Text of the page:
We yield to no one in our admiration for Chris Christie, even though he’s from New Jersey. The candor and plain speaking that have made him a YouTube matinee idol have made him a Scrapbook favorite too. So it’s only with the greatest reluctance that we draw your attention to an incident in which, perhaps for understandable reasons, his gift for voicing uncomfortable truths failed him.

Christie calls himself Bruce Springsteen’s number one fan. Again, we forgive him. But when Diane Sawyer interviewed the governor last week and quoted a letter that Springsteen had published critical of Christie’s fiscal policies, the governor put on the kid gloves.

“I mean, you know, Bruce is liberal,” the governor said. “Doesn’t mean I like him any less. But you know, Bruce believes that we should be raising taxes all the time on -everyone to do all the things that he’d like to see government do. That’s fine, it’s his point of view and he’s absolutely welcome to it, and I have great respect for it, because he speaks out.”

That’s it? This is the response of a number one fan, not of a governor—and certainly not of a governor who has stared down the teachers’ union and infuriated liberals by insisting on calling things by their proper names. Why not continue the candor with Bruce? If Springsteen wants to play politics instead of music, we feel free—and so should Christie—to talk music instead of politics, by pointing out (for example) that Bruce Springsteen hasn’t had a fresh musical idea since his album The River, released 30 years ago, and that his lyrics have become as predictable as the sunrise. You know it, governor, and Bruce knows it. Go ahead: Speak truth to power.

The Perfidious Liquor Lobby?

The Scrapbook is always on the prowl for evidence that newspaper editorial staffs live in a parallel universe, and the sad fact is that it usually doesn’t have to prowl very hard.

Last week, for example, a delightfully loony editorial in the Washington Post fell in our lap, entitled “Standing up to the Liquor Lobby.” Nobody likes lobbyists, of course—and The Scrapbook assumed that “liquor lobby” must have meant hard-faced men in dark suits who travel around carrying armloads of money for politicians to defend drunkenness, or promote those cocktails with the little umbrellas stuck in the glass. But the editorial’s subhed tipped us off that this was different: “In Maryland, a higher tax on alcohol—at long last.”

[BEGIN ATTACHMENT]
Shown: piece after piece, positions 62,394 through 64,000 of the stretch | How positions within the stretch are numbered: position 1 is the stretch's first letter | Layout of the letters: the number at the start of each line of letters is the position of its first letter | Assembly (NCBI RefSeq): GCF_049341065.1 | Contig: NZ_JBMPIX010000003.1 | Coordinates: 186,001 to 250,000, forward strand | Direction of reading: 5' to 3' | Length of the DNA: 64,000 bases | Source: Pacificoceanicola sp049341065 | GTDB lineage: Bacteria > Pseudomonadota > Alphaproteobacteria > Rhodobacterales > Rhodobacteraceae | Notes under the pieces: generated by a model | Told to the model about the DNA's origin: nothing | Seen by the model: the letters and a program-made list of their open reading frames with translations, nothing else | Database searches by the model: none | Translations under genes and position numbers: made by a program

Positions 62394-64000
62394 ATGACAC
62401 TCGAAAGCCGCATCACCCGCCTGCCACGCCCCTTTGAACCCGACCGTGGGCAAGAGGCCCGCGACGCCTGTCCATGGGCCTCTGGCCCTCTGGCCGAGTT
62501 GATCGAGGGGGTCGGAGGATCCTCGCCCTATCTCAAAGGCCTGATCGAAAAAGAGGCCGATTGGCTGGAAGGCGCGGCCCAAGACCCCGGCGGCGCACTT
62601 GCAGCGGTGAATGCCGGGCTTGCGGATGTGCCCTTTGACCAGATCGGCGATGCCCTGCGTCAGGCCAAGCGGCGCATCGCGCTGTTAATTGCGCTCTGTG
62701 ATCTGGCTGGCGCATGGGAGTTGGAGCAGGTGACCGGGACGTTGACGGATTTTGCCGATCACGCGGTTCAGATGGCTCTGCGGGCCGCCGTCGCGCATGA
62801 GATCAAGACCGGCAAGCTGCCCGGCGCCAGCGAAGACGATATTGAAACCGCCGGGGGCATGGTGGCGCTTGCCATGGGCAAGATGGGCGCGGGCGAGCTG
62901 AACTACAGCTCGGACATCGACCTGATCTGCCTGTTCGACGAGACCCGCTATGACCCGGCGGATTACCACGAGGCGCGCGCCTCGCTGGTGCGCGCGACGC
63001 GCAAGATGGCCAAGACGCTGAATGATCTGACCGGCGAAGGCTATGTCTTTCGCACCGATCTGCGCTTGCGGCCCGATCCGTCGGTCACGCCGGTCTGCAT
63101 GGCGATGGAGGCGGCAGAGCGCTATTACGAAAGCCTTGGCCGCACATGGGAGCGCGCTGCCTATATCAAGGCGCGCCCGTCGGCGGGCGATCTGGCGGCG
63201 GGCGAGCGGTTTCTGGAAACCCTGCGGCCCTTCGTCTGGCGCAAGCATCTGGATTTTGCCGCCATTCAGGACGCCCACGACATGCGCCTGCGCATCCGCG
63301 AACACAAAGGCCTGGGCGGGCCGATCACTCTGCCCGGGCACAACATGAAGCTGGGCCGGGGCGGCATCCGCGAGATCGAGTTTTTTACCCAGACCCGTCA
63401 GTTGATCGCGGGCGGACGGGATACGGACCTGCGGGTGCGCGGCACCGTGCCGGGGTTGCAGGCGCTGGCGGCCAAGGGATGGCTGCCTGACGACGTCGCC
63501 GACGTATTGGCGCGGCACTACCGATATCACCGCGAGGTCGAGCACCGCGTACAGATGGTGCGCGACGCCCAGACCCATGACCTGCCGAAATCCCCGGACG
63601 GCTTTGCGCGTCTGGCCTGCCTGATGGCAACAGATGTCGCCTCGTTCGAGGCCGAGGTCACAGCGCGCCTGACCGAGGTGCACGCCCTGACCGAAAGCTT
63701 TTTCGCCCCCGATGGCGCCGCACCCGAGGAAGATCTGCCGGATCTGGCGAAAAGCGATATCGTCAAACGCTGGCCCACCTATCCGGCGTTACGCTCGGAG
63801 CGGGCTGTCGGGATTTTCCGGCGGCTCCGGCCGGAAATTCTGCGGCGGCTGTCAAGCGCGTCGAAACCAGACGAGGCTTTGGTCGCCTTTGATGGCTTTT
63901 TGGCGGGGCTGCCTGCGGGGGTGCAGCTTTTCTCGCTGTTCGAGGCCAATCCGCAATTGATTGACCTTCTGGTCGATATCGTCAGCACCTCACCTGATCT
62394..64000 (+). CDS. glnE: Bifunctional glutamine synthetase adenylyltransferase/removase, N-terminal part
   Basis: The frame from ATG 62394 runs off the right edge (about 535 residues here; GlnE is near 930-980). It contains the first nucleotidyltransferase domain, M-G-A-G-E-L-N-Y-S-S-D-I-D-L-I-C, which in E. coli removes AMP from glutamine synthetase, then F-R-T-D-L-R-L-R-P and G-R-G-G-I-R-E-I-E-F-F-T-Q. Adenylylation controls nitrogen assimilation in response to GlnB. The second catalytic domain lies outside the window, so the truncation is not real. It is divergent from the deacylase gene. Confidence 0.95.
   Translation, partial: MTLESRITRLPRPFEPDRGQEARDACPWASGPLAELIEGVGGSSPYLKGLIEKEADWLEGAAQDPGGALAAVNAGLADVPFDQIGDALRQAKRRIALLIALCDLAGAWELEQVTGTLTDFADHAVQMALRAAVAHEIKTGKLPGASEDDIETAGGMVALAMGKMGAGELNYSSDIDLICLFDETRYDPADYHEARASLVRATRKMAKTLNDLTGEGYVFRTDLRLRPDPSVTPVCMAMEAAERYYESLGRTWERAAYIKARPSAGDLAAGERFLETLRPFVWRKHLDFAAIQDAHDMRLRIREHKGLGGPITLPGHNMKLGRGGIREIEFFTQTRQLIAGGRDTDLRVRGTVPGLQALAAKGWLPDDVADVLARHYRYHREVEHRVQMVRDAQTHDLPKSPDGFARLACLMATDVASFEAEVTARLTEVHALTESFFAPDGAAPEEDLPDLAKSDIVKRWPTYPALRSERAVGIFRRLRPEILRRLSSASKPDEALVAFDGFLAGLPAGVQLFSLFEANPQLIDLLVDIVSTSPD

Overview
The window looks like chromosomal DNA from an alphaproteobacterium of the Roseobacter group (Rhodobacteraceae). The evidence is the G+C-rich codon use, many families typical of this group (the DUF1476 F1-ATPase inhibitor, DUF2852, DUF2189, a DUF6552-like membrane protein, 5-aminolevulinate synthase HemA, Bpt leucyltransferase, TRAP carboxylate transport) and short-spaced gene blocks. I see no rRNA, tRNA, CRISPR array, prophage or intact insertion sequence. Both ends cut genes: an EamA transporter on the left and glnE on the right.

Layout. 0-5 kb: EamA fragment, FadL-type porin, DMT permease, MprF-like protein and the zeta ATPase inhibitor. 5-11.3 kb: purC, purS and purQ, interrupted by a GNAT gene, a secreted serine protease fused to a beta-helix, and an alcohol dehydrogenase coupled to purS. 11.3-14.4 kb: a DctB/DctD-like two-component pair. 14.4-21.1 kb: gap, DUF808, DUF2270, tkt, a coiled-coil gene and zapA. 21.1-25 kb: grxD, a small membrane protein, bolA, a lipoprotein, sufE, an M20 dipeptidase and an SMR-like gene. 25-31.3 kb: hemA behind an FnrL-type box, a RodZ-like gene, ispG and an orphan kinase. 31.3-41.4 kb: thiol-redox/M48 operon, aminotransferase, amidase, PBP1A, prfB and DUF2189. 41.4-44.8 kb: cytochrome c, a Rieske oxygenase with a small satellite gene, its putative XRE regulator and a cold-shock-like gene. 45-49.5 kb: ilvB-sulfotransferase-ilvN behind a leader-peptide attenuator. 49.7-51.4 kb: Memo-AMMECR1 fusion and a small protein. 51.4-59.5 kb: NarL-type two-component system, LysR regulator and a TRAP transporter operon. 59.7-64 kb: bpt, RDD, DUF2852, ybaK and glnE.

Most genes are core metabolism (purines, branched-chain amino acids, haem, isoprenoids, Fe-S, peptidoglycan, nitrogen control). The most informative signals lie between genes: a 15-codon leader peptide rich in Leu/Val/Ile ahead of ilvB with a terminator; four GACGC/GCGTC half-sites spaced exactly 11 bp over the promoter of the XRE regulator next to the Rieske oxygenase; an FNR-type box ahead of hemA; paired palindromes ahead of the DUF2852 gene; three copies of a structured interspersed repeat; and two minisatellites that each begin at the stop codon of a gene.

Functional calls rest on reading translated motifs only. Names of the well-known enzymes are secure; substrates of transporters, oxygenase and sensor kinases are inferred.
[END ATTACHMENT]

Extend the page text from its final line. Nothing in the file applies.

It turns out that the terrible thing the “liquor lobby” has been doing in Maryland is keeping taxes low on liquor, which of course is a service—and no doubt a service greatly appreciated by Marylanders—that has prevented the (elected) government of Maryland from spending money that the Washington Post thinks it should spend. So, you see, in the Post’s view, it is a good thing that the “liquor lobby” has been thwarted and that taxes are going up “at long last.”

But proof that you and I don’t reside on the same planet as Post writers comes in the editorial’s opening sentences:

Four decades is a long time to wait, but at last Marylanders can be hopeful that the state’s politicians are prepared to stand up to the alcohol lobby. .  .  . [L]awmakers in Annapolis seem poised to raise the tax on alcohol specifically, which is so low that Maryland might as well change its official nickname from the Free State to the Cheap Drunk State.

The rest is a Carrie Nation-style jeremiad against the evils of demon rum, combined with a list of dubious causes Maryland taxpayers should be subsidizing. We’ll spare you the details. But The Scrapbook has to ask: Does the Post genuinely believe that the taxpayers of Maryland—especially those taxpayers who take a drink now and then—are “hopeful” that their taxes, which are already among the highest in America, will be raised? Or are pleased that their legislators are “standing up” against those who seek to keep their taxes at reasonable levels?

Obviously, Maryland is a resolutely blue state, and the Washington Post believes that taxation is next to godliness. But The Scrapbook suspects that even Marylanders groan when their taxes go up—especially when applied to things they enjoy—and that you have to subsist in a really insulated, well-sealed, oblivious community to believe that anyone anywhere would be celebrating higher taxes.

The Guilt of the Rosenbergs (cont.)